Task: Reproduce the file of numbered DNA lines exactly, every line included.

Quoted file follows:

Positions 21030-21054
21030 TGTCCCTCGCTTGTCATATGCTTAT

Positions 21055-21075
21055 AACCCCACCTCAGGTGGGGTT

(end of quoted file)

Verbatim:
Positions 21030-21054
21030 TGTCCCTCGCTTGTCATATGCTTAT

Positions 21055-21075
21055 AACCCCACCTCAGGTGGGGTT